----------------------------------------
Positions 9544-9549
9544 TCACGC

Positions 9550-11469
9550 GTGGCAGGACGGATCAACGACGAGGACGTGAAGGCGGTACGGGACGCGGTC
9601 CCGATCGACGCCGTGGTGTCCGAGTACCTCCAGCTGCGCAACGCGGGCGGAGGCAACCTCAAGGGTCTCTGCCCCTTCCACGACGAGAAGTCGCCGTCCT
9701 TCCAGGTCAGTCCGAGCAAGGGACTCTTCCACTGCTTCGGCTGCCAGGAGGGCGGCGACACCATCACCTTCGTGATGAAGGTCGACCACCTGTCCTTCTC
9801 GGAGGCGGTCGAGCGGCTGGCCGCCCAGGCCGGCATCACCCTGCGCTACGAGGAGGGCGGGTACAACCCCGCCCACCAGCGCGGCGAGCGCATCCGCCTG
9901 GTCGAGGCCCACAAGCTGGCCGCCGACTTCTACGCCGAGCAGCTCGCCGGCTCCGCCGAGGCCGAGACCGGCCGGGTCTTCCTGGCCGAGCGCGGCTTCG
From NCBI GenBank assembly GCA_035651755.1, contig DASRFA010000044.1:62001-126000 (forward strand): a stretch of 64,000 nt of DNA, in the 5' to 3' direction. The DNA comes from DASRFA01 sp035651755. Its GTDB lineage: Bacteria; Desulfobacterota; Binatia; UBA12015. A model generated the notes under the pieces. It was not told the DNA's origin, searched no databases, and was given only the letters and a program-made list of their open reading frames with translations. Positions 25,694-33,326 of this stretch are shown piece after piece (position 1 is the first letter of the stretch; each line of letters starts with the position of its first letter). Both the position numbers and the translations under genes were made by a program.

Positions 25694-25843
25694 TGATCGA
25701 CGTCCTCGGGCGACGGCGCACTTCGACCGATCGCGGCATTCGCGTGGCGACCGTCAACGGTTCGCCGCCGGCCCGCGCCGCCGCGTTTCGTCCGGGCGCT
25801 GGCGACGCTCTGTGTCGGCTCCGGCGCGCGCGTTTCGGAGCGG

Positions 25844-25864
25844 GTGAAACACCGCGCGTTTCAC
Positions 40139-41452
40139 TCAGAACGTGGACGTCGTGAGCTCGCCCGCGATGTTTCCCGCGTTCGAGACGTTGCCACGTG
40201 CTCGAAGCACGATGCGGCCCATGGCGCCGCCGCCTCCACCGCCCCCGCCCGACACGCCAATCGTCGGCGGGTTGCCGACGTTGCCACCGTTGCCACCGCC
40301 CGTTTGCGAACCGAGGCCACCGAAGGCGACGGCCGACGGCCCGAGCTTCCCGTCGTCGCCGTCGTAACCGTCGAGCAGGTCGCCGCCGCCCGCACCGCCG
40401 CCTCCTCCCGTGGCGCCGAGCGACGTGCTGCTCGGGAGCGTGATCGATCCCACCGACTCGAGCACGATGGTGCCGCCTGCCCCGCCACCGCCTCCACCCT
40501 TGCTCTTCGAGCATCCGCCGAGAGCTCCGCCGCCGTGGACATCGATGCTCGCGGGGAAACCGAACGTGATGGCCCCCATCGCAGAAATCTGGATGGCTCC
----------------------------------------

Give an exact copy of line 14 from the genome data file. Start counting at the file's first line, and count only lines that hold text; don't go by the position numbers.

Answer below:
Positions 25844-25864